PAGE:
Postmodern design is a difficult thing to pin down or describe concisely. It refers to all manner of playful, ornamented, subversive, and/or heady things. The aesthetic is often likened to 1980s popular objects like Swatch wristwatches, but the designer’s meaning often runs much deeper.
For instance, Ettore Sottsass’s Carlton bookcase (1981) doesn’t immediately convey its rich meaning. When we first see it standing boldly outside the 20th-century Design gallery at the Museum, we see that it is brightly colored. We think it seems impractical for book storage. We might find the stick figure silly. Why is this a design classic? Why is it so important that the Museum keeps it on view?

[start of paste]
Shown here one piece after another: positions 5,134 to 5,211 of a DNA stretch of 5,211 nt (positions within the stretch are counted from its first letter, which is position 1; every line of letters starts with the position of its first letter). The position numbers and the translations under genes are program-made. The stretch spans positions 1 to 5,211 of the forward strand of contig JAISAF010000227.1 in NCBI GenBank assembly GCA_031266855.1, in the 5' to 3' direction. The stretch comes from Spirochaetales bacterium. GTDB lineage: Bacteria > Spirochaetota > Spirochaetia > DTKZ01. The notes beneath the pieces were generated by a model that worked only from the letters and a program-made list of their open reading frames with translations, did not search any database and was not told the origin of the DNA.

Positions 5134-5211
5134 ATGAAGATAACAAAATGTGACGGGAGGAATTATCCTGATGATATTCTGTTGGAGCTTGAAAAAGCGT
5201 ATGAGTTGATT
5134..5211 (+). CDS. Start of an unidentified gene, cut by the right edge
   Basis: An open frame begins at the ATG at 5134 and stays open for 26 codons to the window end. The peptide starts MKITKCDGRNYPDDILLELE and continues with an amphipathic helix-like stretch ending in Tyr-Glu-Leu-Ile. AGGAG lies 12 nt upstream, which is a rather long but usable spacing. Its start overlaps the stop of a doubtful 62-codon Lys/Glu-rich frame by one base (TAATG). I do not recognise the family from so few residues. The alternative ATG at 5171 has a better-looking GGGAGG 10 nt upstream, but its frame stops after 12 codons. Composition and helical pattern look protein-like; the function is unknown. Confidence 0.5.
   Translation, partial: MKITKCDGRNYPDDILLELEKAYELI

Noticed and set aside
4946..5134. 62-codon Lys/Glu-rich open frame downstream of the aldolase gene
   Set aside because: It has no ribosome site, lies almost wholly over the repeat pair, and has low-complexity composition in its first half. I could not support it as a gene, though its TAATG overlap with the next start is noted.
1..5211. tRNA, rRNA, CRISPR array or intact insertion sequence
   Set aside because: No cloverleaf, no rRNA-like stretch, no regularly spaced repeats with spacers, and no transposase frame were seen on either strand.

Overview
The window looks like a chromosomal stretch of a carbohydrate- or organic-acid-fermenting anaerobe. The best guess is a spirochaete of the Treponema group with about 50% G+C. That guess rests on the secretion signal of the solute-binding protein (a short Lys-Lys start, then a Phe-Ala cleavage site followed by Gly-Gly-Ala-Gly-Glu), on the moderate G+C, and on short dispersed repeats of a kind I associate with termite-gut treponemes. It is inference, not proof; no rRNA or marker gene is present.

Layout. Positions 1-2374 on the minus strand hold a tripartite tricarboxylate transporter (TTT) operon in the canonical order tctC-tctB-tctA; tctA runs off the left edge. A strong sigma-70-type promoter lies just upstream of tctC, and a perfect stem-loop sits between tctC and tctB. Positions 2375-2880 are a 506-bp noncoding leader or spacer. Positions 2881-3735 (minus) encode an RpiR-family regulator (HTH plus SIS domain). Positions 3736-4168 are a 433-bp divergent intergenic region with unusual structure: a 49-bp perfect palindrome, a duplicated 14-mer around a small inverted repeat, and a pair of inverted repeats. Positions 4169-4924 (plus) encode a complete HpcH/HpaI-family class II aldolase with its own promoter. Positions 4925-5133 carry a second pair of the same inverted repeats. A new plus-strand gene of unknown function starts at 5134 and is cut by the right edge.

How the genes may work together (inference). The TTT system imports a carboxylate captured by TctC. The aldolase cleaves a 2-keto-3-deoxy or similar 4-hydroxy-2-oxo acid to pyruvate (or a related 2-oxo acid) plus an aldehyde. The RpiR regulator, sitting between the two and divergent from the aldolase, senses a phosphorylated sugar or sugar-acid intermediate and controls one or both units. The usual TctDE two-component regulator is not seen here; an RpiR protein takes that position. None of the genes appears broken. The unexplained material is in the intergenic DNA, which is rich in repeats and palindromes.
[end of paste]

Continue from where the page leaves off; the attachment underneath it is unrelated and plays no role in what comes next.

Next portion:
Maybe because Carlton breaks a lot of rules? It is shockingly unconventional for a bookcase.